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Why You Don’t Always Have to Take Action

03 October 2017

It takes a great deal of confidence and considerable experience to become an effective leader. For a leader to be an example to their team, they must consistently show steadiness in challenging situations, and make wise choices in difficult times. You would agree that a successful leader has earned the trust of those who follow them, and those in management positions who are actively building on their leadership skills should always be conscious of how this trust takes time to build, but can easily be lost.

One way for a leader to maintain this trust and respect is to always exhibit the same to the people on their team. This skill can be one of the hardest things for many managers to learn when they become a leader.

Let’s take a look at three great reasons why letting go of the reins and trusting co-workers will benefit everyone, and help you to emerge as a better leader.

Teamwork is Essential

Steering all members of your team to work towards common goals is a big part of a leaders role. Dividing and delegating all tasks needed to complete a bigger picture project is important to get everyone working towards a positive result.

While competition can occasionally be motivating, being clear that everyone is on the same team will help individuals give their personal best towards the entire outcome. Giving individuals responsibility will free up a leader from micromanaging every step of the way.

Everyone is Important

Although all roles are different, they are all important, and when everyone is clear about and well positioned in their department, real progress can be made.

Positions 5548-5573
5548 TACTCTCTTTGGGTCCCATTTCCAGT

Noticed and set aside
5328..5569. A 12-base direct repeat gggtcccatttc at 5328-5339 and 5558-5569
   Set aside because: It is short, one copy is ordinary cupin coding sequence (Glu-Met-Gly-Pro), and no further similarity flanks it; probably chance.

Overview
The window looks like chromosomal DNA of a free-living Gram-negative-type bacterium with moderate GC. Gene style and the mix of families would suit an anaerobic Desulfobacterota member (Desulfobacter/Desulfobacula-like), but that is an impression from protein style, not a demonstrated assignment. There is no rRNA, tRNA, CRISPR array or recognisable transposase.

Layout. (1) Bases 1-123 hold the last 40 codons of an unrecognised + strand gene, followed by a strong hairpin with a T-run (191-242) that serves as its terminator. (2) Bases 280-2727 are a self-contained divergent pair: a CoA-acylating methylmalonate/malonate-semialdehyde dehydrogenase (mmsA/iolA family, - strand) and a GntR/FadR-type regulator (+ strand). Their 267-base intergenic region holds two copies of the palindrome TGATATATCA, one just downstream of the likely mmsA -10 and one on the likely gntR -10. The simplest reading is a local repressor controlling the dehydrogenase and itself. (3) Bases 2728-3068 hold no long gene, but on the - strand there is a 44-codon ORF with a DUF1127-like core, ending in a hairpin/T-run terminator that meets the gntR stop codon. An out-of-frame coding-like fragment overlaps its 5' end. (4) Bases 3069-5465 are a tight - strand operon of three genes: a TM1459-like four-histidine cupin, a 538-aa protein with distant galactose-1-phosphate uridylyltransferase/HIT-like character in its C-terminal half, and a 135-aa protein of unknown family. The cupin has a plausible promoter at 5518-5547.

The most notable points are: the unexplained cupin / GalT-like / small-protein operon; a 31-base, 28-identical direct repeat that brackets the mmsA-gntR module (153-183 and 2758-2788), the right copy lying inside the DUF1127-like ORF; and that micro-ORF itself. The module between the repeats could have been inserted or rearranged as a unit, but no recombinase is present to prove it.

Even though the manager's role might be higher profile, making sure other members of the team receive proper acknowledgement of their work and adequate support for their development is necessary. It will, in turn, aid them to develop their ability to work independently, and be able to make lucrative decisions without the managers input at every turn.

A Leader is One of the Team

Placed at the head, in the role of mentor or guide, the leader is still very much one of the team, and their input should be consistent and obvious. This does not mean controlling others, however, but working alongside them, and being an example of the standard of work and level of effort that is acceptable. Managers who are in touch with their team and available to field questions about a project are the ones who will emerge as leaders.

Being in charge comes with responsibility, but does not mean every small decision and action has to be made by the leader. Managers who help instil good work practices for individuals and valuable processes for the team will know what they are capable of, and can confidently take responsibility for the work the team accomplishes.